This week, I will begin posting items again. All items this week will be stationery items, but if my creation time goes according to plan this week, I should have some planner-type projects to list and perhaps a NaNoWriMo word tracker.

Goals for the Upcoming Week

So, I’m looking forward to this week. How about you? I have a lot of goals that I am hoping to reach.

I want to read Call of the Herald and Chosen of the Gods by Saturday evening.
I want to finish setting up and proofreading the daily entries for The Daily Prompt 2018.
I want to pull the digital versions of the monthly editions, quarterly editions, and the yearly edition of The Daily Prompt 2018 by Friday afternoon.
I want to create at least two new planner spreads and nine new stationery sets for the shop by Friday afternoon.
And I want to list five items in the shop this week.

I better get cracking.

World-Builders Series: Week 1: World and Land Creation

World-Builders Series: World and Land Creation
World-Builders Series: Special Item Creation
World-Builders Series: Race Creation
World-Builders Series: Creature Creation
World-Builders Series: Deity Creation
World-Builders Series: Character Creation
World-Builders Series: Building Creation
World-Builders Series: Vehicle Creation

Over the last year or so, I have had several people ask me how I create my fantasy and science fiction worlds when I write. At first, I was stumped. How do I describe the methods I use to create my world maps, my races and creatures, my cultures? I would try, and I would try hard, but in the end, I only ended up with a glassy-eyed conversationalist who had long since zoned out. So, one day, I looked at my process, and I decided that I would stream-line it, create templates that would not only help me but would also help other writers and even game players who had to create their characters for the worlds they and their friends played in.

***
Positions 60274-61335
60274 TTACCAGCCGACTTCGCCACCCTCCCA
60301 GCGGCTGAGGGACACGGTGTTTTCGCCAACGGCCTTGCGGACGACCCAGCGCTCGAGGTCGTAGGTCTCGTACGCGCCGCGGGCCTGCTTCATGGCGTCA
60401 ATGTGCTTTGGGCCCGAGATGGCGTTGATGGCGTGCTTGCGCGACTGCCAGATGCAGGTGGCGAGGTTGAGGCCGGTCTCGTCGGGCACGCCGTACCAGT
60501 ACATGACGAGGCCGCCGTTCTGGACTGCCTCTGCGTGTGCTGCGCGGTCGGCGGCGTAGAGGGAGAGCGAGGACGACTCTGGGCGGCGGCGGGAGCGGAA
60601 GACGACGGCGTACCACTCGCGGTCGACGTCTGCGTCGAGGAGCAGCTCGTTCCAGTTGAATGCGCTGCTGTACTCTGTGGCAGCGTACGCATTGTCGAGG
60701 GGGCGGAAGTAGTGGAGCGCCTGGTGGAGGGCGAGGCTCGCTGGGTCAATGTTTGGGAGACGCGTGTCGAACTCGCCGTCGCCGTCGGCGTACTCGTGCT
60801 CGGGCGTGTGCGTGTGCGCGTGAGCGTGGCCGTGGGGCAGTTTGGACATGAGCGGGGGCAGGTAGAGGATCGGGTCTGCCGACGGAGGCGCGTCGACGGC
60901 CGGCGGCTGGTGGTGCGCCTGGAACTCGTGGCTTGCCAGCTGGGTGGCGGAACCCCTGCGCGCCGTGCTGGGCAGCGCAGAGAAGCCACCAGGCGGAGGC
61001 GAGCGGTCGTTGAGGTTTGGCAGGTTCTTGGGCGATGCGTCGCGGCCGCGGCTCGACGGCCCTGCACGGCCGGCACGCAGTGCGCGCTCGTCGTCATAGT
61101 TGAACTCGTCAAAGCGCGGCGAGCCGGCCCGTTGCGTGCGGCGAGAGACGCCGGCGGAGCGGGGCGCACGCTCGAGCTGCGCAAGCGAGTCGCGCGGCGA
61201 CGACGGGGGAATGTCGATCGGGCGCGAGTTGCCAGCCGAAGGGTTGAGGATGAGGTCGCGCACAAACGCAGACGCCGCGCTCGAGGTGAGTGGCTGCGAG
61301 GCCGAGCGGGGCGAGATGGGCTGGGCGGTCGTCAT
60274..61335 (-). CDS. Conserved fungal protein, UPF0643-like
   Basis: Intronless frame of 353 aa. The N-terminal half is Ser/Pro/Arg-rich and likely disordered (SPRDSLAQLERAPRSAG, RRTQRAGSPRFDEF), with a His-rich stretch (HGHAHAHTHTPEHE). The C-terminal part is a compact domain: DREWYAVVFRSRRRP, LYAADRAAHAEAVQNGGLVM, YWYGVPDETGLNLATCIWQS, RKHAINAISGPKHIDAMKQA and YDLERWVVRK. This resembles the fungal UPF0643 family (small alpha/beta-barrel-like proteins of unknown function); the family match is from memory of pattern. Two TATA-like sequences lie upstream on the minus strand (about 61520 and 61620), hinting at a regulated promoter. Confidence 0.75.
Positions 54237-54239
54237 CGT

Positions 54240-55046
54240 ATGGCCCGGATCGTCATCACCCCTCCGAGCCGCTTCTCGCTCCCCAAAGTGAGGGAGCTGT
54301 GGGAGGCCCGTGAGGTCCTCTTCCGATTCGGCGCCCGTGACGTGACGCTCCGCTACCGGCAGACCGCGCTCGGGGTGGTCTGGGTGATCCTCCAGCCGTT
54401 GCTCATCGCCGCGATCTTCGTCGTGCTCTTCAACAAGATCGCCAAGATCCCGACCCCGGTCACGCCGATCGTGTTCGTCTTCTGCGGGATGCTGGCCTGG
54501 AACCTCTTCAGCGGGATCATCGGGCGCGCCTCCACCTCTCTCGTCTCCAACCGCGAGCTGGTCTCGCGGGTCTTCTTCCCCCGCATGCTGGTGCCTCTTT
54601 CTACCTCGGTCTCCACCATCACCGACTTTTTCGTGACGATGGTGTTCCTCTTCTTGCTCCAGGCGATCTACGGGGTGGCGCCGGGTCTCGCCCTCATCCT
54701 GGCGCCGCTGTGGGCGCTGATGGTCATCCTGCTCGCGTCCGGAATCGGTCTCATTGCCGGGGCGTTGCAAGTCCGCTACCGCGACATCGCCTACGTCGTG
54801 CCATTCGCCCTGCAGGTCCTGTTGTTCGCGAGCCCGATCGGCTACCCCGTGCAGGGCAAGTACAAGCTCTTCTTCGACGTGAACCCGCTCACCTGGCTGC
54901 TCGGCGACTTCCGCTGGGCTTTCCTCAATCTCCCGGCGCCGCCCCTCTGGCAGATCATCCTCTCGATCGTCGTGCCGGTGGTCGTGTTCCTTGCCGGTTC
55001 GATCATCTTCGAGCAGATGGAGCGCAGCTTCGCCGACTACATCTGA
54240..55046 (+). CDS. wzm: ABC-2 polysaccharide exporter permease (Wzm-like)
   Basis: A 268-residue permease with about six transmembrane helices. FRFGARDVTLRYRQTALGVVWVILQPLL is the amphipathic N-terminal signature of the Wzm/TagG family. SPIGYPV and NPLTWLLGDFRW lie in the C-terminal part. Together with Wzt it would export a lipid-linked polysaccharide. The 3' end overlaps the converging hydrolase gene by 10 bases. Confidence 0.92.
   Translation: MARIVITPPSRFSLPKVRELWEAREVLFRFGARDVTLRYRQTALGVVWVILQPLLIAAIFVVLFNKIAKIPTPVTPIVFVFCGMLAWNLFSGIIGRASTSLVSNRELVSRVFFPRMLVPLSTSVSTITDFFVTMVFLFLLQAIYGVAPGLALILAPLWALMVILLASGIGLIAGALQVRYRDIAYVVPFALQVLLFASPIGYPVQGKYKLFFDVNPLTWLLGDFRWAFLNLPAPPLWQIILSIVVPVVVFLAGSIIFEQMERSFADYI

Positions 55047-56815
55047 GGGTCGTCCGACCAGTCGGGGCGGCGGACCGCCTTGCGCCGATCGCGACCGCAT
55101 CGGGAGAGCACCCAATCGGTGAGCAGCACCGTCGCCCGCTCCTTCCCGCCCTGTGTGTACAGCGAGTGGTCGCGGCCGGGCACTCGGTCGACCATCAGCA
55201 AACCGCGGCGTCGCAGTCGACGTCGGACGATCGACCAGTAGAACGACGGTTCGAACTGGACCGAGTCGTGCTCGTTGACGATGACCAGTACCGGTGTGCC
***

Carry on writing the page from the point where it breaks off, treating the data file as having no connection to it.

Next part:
For the rest of the month of October and all of November, I will be sharing the eight templates that I use to build my worlds. Some of the worksheets are thorough, walking you through the ins and outs of what you need to create, and others serve more as jumping-off points. You may use only one to create a character, but you may use several of them to create a land, and all of them to create a world. It all depends on how in-depth you want to be when it comes to your world.

World and Land Creation

This week, I will begin with the big picture: world and land creation. Every story has a world. You can’t have characters, races, creatures, or societies without a world to put them in. Your story world may be small, or it may be very large. That’s okay. You can make it whatever size you want it to be—it’s your world—and you can use as many of the following worksheet as you want to create your story world.

If your story world exists from beginning to end in one small area, then use one of the Land Creation Sheets below to get you started and draw how you see your world. Your story map does not have to be pretty. It can be squares and circles with squiggly lines or it can be as epic as the map for Lord of the Rings. It really doesn’t matter as long as you know where everything is in your world so that you can describe it. You don’t want to say that Five Points if west of Valkin in chapter four of your book only to have your characters traveling east from Valkin to reach Five Points.

Readers do notice stuff like that.

If your world is massive, such as my story world for the Chronicles of Ithmere, you can use multiple copies of the Land Creation Sheet for each realm or country within the world. I used ten of these sheets to help me visualize my fantasy world of Ithmere, and then I drew the map below so that I could see the world dynamic. This map is rough, and it’s really not that pretty, but it helps me “see” my world, which, in the end, makes it easier for me to write my world and make it feel real.

Use this worksheet as much as you want, share it with others, and build your worlds. Please do not claim this worksheet as your own, and give proper credit to me by linking back to my website. Thank you!